Spaghetti Western veteran Anthony Steffen died of cancer June 5 in Rio de Janiero. He was 73.
Born Antonio de Teffe in Rome, he began his film career as a studio messenger for Vittorio de Sica, who was then directing “The Bicycle Thief.” His first appearance was in “Abandoned” in 1955, and he then was cast in various sword and sandal epics and comedies as well as American movies such as Robert Aldrich’s “Sodom and Gomorrah.” After rechristening himself Anthony Steffen, he made a name in spaghetti Westerns.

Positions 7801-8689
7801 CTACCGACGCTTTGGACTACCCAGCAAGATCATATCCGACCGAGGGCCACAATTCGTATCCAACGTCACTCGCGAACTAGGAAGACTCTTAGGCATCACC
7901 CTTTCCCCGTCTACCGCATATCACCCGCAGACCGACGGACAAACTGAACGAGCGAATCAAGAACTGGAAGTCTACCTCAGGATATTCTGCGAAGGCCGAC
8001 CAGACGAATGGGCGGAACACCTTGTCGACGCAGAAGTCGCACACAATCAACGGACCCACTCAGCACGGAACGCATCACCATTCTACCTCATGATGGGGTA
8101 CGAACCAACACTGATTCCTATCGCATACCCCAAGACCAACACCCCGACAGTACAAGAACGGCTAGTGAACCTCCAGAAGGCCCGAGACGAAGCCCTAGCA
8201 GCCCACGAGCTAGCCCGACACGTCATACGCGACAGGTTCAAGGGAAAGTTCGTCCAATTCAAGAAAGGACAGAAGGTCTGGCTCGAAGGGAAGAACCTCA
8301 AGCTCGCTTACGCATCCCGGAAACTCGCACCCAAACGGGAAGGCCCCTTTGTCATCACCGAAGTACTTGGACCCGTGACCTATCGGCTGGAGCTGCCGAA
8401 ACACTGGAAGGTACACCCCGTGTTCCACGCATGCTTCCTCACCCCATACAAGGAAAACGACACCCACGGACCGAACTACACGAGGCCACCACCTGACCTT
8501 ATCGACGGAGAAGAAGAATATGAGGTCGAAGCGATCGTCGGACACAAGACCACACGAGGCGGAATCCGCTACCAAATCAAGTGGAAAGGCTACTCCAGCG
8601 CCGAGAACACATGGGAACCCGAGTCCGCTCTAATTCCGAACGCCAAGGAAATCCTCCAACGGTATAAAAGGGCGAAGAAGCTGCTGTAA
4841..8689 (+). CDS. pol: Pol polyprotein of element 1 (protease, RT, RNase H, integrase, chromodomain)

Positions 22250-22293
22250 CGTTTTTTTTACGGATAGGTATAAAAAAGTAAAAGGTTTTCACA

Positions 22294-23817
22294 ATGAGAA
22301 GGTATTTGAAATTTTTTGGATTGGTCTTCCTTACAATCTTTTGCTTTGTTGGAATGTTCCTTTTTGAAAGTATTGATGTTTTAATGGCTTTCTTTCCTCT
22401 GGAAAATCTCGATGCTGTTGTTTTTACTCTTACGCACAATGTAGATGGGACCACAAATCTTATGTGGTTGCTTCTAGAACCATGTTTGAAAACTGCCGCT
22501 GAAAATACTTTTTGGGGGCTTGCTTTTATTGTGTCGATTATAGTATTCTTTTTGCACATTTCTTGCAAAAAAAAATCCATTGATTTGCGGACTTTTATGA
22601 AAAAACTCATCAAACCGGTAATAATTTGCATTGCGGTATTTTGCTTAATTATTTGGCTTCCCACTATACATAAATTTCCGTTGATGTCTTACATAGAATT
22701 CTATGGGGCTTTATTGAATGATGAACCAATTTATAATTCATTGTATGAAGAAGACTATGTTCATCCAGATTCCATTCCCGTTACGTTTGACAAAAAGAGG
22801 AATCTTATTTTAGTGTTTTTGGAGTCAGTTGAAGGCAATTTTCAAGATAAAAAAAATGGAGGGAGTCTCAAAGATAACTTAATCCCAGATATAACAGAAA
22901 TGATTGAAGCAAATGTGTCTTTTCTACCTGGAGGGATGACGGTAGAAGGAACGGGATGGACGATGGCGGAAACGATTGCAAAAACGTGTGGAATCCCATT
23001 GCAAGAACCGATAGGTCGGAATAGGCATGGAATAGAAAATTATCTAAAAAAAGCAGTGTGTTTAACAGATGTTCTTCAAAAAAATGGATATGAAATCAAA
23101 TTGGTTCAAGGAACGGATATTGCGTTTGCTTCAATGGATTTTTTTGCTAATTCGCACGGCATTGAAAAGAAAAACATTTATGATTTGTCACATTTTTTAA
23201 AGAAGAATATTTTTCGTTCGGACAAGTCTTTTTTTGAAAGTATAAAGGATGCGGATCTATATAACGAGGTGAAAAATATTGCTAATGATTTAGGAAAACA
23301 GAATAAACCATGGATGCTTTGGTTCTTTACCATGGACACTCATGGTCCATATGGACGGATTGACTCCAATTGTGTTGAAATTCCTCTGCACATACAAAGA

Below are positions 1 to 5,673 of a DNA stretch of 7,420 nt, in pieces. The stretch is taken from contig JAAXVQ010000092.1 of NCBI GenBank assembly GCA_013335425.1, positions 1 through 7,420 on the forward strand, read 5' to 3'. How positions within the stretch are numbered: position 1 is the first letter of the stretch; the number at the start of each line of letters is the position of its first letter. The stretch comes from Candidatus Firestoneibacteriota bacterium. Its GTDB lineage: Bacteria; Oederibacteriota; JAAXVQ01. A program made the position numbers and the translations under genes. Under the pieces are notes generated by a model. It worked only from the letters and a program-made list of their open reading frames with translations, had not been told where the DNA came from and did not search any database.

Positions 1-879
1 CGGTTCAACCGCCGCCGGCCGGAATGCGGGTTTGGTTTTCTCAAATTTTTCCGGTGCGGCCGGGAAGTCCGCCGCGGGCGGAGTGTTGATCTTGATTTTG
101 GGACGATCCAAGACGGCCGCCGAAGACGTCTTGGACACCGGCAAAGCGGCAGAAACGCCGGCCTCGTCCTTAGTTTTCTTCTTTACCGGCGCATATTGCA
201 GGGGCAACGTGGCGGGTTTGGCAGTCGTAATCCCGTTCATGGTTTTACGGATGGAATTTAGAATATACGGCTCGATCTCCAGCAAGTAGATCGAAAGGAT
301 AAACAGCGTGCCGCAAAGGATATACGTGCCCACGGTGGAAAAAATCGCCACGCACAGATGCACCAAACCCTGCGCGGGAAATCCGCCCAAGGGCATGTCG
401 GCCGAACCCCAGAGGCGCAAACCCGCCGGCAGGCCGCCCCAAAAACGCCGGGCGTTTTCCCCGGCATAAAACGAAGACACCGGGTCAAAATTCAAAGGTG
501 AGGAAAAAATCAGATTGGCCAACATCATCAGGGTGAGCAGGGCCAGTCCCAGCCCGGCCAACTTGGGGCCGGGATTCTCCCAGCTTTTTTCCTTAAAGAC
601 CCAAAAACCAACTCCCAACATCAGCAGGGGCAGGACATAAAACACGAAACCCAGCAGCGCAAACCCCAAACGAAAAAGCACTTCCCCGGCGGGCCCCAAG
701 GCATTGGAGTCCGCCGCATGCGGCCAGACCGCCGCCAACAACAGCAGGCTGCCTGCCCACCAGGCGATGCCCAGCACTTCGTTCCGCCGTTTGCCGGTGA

One of Steffen’s most memorable roles was in “Django the Bastard,” which he also co-wrote, playing a phantom gunslinger returned from the grave to avenge his own death — a role said to be the inspiration for Eastwood’s “High Plains Drifter.”
Other credits include “Seven Dollars to Kill,” “Train for Durango” (with Mark Damon) and “Killer Kid.”
He also appeared in several thrillers such as “The Night Evelyn Came Out of the Grave,” “Death in Haiti,” “The Crimes of the Black Cat,” a giallo classic where he played a blind pianist and “Killer Fish,” with James Franciscus and Lee Majors.
After several roles in the 1980s, he retired to Rio de Janiero.
He is survived by his wife Cristina and two sons.